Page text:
Retirement FAQs – Answers to Your Rollover Questions

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Money TrapThis week’s newsletter is a continuation of a series I started last year on the most frequently asked question about retirement.

See the other posts in the series here:

Tax traps are a common problem when dealing with retirement plans. Taking withdrawals too early or too late can trigger penalties. This installment explores some of the tax issues you will need to navigate in retirement.

I’ve heard that if I take my “rollover” money out of my company account, my employer will withhold 20%? Is this true? It is true. If your company writes you a check for your pension balance, even if you intend to deposit it into an IRA, they must withhold 20%. Therefore, if you deposit the check into an IRA, you must use funds from other sources (for instance, other savings or borrowing) to make up the withheld amount. Otherwise, you must pay income taxes on the 20% that is withheld and not rolled over into the IRA. The amount withheld for taxes may also be subject to an early withdrawal penalty if you have not reached the age of 55.

Is there a way I can avoid having 20% withheld from my rollover? Yes. You can arrange to have the funds transferred directly from the pension into an IRA. In that case, your company writes the check to the custodian of your IRA, not to you, and there is no withholding applied to the account balance. This is called a direct rollover to an IRA. The direct rollover won’t be subject to 20% mandatory withholding. The rollover will still be reported to the IRS as a distribution, but it’ll be coded as a rollover on the 1099-R, a tax reporting document similar to the 1099-DIV brokerage firms use to report dividend income. You’ll need to show the amount on your tax return for the year the money was distributed, but it’ll appear as a rollover and therefore won’t be taxed.

Is there a way to take money from my retirement accounts before age 59 ½ without penalty? Taking distributions from a qualified plan before you turn 59½ makes those distributions premature. Distributions made prior to age 59½ that aren’t rolled over to another plan are generally subject to a 10% penalty. However, there are exceptions, including:

  • Death
  • Permanent disability as defined by the Internal Revenue Code
  • Attainment of age 55 and separation from service
  • Unreimbursed medical expenses in excess of 7.5% of your adjusted gross income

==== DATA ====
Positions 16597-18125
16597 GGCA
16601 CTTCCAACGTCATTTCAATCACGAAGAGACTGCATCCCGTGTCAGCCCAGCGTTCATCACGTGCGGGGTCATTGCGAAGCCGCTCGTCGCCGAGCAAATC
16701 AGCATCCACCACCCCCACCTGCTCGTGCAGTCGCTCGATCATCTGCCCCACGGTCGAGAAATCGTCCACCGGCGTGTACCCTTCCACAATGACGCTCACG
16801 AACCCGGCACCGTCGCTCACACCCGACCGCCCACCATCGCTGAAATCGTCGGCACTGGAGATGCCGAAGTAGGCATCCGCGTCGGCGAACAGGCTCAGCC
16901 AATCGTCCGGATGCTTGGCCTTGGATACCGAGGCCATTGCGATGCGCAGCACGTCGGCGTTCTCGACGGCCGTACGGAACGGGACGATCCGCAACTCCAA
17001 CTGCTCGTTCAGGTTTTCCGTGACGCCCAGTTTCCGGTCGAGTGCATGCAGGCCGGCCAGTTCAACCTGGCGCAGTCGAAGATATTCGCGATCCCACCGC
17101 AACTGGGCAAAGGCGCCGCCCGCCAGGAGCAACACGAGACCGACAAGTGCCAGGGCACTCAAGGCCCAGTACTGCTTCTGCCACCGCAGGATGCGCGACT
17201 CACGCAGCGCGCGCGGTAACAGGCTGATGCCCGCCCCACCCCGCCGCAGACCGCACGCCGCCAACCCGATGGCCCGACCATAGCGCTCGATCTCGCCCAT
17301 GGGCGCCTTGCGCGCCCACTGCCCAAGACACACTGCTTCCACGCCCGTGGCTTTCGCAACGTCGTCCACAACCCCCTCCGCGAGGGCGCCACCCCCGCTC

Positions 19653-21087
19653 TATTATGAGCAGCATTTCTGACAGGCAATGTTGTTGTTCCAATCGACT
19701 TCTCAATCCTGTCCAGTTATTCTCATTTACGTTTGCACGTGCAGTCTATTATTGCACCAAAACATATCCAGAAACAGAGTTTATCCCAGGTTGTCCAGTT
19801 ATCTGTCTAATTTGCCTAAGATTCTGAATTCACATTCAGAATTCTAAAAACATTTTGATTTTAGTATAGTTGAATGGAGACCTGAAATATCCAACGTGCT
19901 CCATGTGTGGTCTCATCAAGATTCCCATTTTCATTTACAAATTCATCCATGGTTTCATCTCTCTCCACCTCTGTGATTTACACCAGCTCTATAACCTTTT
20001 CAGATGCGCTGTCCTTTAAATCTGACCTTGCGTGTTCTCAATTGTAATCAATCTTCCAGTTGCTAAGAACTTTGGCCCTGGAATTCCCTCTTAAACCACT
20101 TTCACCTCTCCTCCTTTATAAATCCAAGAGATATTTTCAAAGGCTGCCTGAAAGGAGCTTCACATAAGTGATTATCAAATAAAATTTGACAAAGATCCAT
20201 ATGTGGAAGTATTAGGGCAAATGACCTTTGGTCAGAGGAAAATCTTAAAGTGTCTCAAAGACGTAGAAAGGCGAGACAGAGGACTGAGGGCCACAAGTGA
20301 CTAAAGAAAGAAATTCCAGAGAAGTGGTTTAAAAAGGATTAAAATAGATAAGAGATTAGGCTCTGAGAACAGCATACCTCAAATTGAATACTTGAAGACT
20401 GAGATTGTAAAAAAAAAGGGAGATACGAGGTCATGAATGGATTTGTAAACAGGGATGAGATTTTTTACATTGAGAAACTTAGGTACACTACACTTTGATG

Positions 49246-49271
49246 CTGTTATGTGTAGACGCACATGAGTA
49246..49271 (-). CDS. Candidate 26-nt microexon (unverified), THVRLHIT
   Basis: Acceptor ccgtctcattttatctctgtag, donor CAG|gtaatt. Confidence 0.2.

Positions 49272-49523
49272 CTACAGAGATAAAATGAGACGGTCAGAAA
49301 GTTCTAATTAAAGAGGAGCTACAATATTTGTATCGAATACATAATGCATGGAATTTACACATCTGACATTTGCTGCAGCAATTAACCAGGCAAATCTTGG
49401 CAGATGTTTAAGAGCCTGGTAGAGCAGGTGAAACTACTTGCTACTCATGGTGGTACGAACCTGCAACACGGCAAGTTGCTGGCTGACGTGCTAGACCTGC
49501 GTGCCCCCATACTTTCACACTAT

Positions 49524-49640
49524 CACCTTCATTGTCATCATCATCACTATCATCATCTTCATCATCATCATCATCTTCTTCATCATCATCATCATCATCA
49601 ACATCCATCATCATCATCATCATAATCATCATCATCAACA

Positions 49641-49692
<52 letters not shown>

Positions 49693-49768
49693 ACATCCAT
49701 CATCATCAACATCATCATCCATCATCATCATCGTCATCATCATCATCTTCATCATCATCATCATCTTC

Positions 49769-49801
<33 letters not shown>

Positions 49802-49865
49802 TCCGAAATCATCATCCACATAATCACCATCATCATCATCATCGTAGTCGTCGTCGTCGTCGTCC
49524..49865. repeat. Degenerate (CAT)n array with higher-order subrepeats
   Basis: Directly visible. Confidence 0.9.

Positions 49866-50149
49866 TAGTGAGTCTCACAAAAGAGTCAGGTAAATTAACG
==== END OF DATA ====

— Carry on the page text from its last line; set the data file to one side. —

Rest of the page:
• Distributions made to a former spouse pursuant to a qualified domestic relations order
  • 72(t) payments
  • Financial hardship (if permitted by the plan)
  • Plan termination without a successor plan named
  • Required minimum distributions from inherited accounts

What are 72(t) payments? Section 72(t) of the Internal Revenue Code, which imposes the 10% early withdrawal penalty on IRAs, also allows specific types of penalty-free distributions—known as a series of substantially equal payments or 72(t) payments—prior to age 59½. Generally, 72(t) payments are the surest way to make yourself eligible for penalty-free retirement account withdrawals before age 59½. To implement these payments in your early retirement strategy, simply follow these three basic rules:

  1. You must take a series of withdrawals (at least annually) with the amounts based on one of three methods we discussed in the last section: minimum distribution, fixed amortization, or fixed annuitization.
  2. With a company plan or 401(k), you must be separated from service. That means you must have quit, retired, been laid off or fired, or otherwise left your job. With a traditional or Roth, SEP, or SIMPLE IRA, you can use the 72(t) strategy at any time.
  3. Once you start taking 72(t) withdrawals, you must stick with the program for at least five years or until you reach age 59½, whichever comes later. You can’t modify the account or payments in any way. To do so will subject all payments taken under the plan to the 10% premature withdrawal penalty.

You mentioned age 55. Don’t you need to be age 59 ½ to avoid penalty? The standard 10% premature-withdrawal penalty applies to IRAs for those under age 59½. But the penalty is waived for withdrawals once you reach age 55 and are separated from service from company sponsored plans such as 401(k)s, 403(b)s and 457 plans. This is an important planning consideration for an early retiree. You need to check with your employer to determine what they’ll allow you to do with these funds after you retire. Many employers won’t permit periodic distributions, since in that case, the employer will continue to be responsible for reporting distributions and balances to the IRS.

See the other posts in the series here:

Rick’s Tips:

  • Distributions from employer sponsored plans have a 20% mandatory tax withholding requirement for payments made to the employee.
  • A direct transfer to an IRA or another employer sponsored plan avoids the tax withholding.
  • A series of substantially equal payments or 72(t) payments will avoid the 10% penalty for distributions from a retirement plan made before age 59 ½.

Will Your Money Last Through Retirement?

No one wants to run out of money. But without goals and a solid plan,
how can you know for sure whether you’re on the right track?

Will I be able to maintain my current lifestyle?

What will my monthly income be in retirement?

Can I protect my hard-earned savings and still
have the income I want?

Rodgers & Associates answers questions like these every day.

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